Hans von Wolzogen

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Baron Hans Paul von Wolzogen (13 November 1848 in Potsdam – 2 June 1938 in Bayreuth), was a German man of letters, editor and publisher. He is best known for his connection with Richard Wagner.

Childhood[edit]

Wolzogen's father, Alfred von Wolzogen, was a court theatrical director in Schwerin; his mother (a daughter of the famous architect Karl Friedrich Schinkel) died when her son was two years old. As a schoolboy, Wolzogen was already interested in music and the theatre.

It was while on his honeymoon in 1872 that he first visited Bayreuth, where shortly before, on 22 May (Wagner's birthday), the foundation-stone had been laid for the Bayreuth Festspielhaus.

In Bayreuth[edit]

It was Wagner who invited Wolzogen to Bayreuth in 1877 in order that he would edit the Wagnerian publication Bayreuther Blätter; Wolzogen stayed in that post until his death.

From 1878 he lived in the Schillerstrasse, not far from Wagner's house Wahnfried.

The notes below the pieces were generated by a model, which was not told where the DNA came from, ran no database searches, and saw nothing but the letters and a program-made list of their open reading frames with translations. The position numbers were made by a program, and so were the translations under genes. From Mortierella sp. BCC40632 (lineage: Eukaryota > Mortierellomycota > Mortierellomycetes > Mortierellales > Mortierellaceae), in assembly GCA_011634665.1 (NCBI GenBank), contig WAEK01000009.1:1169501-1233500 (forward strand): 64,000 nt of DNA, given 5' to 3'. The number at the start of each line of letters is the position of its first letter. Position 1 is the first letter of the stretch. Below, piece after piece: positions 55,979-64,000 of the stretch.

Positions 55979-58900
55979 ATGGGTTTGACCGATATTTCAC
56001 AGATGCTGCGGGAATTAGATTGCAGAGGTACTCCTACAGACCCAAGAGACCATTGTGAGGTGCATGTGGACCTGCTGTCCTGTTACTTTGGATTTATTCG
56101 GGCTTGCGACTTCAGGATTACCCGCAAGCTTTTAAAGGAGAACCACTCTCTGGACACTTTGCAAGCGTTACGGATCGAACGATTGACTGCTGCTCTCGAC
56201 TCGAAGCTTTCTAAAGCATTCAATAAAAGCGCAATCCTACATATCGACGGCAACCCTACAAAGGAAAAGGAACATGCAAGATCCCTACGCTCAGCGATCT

After Wagner's death Wolzogen became a central figure of the so-called 'Wahnfried circle', which tried to load the dead master's work with pseudo-religious meaning.

Literary work[edit]

Wolzogen produced a biography of Wagner and several essays. He was also the editor of three volumes of Wagner's letters and poems. Perhaps his most significant achievement, however, was his series of 'thematic guides' to Wagner's later dramas. In these publications he identified many of the so-called 'leading motives' and gave them names that in many cases are still in use today.

Wolzogen's small book 'A Guide Through the Music of Richard Wagner's Ring of the Nibelung ' was published in 1878, two years after the original production of the tetralogy at Bayreuth. He also wrote a popular book on Nordic mythology titled Die Edda: Germanische Götter- und Heldensagen in 1920.

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